Kindhearted Woman

I don't know how it happened -- maybe some kind of pheromone or special sound, or perhaps cats can read hobo code -- but it seems my house has become the Official Union Hall for Neighborhood Strays Local #36. Because every day, all the time, there are cats that are not ours hanging out on our front porch.

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I feel both thrilled and horrified by this. On the one hand, I like cats, and yet my own remaining cats don't seem to like me very much except at bedtime when I have the electric blanket on, so it is satisfying to know that it's probably just them. They are rather haughty and spoiled, after all, as domestic felines are wont to be.

But on the other hand, it's been really cold lately, and some of the cats that have been hanging around are actually NOT strays -- two of them, in fact, belong to our neighbors on either side -- and it makes me so sad and angry that people are so awful as to leave their PETS to fend for themselves outside when the weather is so bitter and nasty.

I feel particularly sensitive to this lately because my husband is working nights and I seem to have a lot of alone-time. I've gotten somewhat beyond being the hysterical codependent mess that I was a few weeks ago, but I still find myself thinking of the great late potentate, the O-Bert, because when I was home alone before he would always keep me company. The girls just lay on my bed, puddles of fur and cat-food-breath, waiting for me to settle so they can cozy up against me and warm their bellies.

But these neighborhood cats, they're all like Owen was when we found him -- almost aggressively friendly. When I go outside to get some fresh air or check the weather, at least one of them is out there waiting. Two in particular, one named Tabitha ("Tabby") and the other that we call "Grizz" because he looks like a cat would would be called "Grizz," they're always there, and they saunter right up to me, tails in the air, waiting for skritches and the occasional treat that I manage to smuggle out the front door. (Okay, maybe not so occasional.)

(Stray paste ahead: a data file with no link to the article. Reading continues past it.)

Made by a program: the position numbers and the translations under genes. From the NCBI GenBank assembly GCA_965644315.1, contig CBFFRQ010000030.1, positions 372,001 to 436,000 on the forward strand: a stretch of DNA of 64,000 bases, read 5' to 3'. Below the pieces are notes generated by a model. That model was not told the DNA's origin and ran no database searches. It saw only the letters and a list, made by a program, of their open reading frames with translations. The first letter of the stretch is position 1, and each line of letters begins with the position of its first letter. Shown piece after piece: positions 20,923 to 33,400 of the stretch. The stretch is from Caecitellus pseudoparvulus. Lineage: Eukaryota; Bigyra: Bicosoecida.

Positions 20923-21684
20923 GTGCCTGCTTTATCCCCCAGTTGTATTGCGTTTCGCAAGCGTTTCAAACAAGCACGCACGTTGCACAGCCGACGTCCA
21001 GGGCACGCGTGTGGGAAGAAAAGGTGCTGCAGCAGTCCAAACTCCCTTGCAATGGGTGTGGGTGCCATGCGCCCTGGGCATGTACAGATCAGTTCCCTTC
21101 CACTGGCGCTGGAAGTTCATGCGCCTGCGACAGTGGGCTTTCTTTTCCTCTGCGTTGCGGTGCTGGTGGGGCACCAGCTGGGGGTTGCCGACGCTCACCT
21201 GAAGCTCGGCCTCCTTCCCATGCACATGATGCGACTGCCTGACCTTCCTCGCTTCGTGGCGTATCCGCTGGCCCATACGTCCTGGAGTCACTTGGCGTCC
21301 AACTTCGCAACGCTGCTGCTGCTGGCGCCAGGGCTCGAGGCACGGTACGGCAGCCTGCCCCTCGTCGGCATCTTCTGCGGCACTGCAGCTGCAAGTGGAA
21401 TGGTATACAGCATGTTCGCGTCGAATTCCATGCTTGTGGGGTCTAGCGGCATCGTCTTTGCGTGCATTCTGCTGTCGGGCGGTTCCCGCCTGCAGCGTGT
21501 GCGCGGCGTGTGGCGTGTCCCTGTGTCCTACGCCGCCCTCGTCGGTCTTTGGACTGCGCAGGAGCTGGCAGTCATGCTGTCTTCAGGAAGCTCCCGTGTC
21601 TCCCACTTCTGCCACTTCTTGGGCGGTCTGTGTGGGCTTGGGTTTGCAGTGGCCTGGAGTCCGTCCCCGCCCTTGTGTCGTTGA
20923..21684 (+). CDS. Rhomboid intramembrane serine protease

Where are they staying when they're not in their owners' homes, if they even have owners? I wonder about this. Whenever I go out they're already there waiting for me. I never see them when they are sleepy-eyed and yawning (eternal vigilance from the elements and the wildlife, no doubt). I think that at least one cat, Tabby, sleeps in my side flower bed sometimes, the one where the baby bunnies were. The bunnies are long gone now, out having bebeh bunnehs of their own no doubt, but there are still telltale signs of something hanging out there -- trampled leaves, suspicious depressions in what's left of the hydrangeas, spots of mulch that look like they have been dug and re-dug. All these spots are near the dryer vent, of course; these kitties are transients, not stupid. I wonder if they're sleeping on a secret stash of missing left socks that never came back out of the laundry.

I like these little four-legged creatures; I feel like they stop by to give me the news of the day, to let me know what's going on in our little plot on the map. I just wish I could do more for them than sit on the bench on the front porch, rubbing them behind the ears and listening to their purrs and meows, watching the cars go by, hearing the snow fall, before I go back into my own house where it's warm and cozy and ... where they cannot go, because they are my little friends, but they are not Mine.

And to think that I used to say I'd never be a "cat person," but now here I am, the neighborhood Crazy Cat Lady. Personally, I don't think I'm crazy, not really, just a soft-headed, bleeding-heart, hippie-dippie, kind-hearted woman.

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